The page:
The cost of rail fares has increased at double the speed of wages in the last six years, new research by the Trades Union Congress (TUC) suggests.
Since 2010, fares have risen by 25% while average weekly earnings have only grown by 12%, the analysis by TUC and the Action for Rail Campaign shows.
Rail fare increase are determined by July’s Retail Price Index measure of inflation, which rose to 1.9% from the previous month’s rate of 1.6% and sets the cap for how much regulated rail fares will increase in England, Scotland and Wales by 2017.
Around half of rail fares are currently regulated, and although the cost of regulated fares went up by 1% in England, Scotland and Wales at the beginning of this year, the government have previously stated that regulated fares will rise by no more than RPI for the rest of this parliament.
TUC general secretary, Frances O’Grady, said: “Rail passengers are paying more and getting even less. Fares go up while trains remain overcrowded, stations are unstaffed, and rail companies cut the guards who ensure journeys run smoothly and safely.
“Enough is enough. It’s time for rail services to be publicly owned, saving money for passengers and taxpayers alike. Instead of increasing fares and cutting staff, we should be building an accessible, reliable train service that Britain can be proud of.”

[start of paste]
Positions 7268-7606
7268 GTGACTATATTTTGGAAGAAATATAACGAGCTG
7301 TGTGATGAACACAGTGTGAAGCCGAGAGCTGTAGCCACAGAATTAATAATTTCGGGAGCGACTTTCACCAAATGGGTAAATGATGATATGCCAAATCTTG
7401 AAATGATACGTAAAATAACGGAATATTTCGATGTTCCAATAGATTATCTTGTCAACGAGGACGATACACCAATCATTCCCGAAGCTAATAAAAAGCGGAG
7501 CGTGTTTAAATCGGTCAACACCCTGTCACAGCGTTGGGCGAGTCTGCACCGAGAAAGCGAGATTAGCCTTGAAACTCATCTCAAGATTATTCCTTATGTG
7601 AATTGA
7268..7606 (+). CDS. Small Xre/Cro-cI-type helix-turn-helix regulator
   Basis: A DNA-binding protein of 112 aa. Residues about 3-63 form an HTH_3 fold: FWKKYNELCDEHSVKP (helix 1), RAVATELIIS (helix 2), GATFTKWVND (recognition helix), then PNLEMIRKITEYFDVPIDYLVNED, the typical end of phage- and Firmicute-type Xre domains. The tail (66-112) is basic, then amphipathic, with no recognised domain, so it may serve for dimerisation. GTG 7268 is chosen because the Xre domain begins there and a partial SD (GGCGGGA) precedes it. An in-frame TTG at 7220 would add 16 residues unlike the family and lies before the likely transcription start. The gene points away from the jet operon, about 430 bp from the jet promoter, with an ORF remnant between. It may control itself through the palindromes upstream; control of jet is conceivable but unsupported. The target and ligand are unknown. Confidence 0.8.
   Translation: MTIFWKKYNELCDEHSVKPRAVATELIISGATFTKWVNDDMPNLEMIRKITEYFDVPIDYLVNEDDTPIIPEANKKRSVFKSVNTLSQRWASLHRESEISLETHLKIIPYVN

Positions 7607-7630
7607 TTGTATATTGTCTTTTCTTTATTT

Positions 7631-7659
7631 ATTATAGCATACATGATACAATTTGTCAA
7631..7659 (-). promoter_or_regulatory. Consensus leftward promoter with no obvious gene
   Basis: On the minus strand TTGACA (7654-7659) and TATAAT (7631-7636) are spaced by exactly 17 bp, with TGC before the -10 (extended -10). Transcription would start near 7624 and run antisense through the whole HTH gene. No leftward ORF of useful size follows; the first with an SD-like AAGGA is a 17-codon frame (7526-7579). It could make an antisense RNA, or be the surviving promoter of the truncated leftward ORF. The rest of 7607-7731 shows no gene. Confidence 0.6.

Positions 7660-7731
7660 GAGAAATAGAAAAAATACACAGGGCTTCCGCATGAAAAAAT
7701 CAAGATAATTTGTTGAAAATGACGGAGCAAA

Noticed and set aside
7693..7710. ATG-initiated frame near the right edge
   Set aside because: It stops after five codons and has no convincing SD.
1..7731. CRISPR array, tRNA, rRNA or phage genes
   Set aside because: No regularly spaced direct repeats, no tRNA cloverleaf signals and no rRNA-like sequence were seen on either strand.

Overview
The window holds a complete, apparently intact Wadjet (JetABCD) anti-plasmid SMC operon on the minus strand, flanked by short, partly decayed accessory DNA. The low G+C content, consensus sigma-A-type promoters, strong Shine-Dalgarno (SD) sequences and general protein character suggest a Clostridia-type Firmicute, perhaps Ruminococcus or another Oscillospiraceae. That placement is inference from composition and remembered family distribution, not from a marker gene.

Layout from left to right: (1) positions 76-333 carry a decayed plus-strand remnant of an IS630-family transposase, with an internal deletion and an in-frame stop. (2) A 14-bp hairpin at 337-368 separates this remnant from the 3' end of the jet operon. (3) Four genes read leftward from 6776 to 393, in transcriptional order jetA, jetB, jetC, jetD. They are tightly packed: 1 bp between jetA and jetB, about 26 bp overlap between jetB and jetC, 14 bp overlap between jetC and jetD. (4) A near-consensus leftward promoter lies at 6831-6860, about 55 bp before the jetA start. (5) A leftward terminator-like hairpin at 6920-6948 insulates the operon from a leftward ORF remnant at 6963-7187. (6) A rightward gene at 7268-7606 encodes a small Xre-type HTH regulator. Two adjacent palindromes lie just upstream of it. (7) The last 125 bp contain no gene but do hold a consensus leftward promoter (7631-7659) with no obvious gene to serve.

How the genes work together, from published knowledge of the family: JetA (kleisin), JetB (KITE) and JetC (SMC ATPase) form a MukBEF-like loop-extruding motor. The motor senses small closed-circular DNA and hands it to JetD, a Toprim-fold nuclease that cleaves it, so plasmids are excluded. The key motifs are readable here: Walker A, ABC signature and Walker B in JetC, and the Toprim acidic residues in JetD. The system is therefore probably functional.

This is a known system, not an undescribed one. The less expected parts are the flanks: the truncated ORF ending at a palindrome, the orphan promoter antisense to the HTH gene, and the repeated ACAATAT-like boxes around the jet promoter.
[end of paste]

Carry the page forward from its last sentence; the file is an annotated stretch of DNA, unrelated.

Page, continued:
The research also found that as fares for passengers rise, dividends paid to shareholders of private train companies have risen by 21% in the last year to £222 million.
A number of protests will be held outside various stations across the UK by irritated commuters along with rail unions and campaigners who are calling for public ownership of the railways.
Manuel Cortes, TSSA general secretary said: "Fares on the most popular routes have jumped by more than 245% since rail was privatised 20 years ago. Running a publicly owned railway would end this annual mugging of passengers and give us a network run in the interests of passengers and staff."
Unite national officer Tony Murphy says the public ownership of the railways would benefit all “rather than the publicly-subsidised shareholders of rail companies.”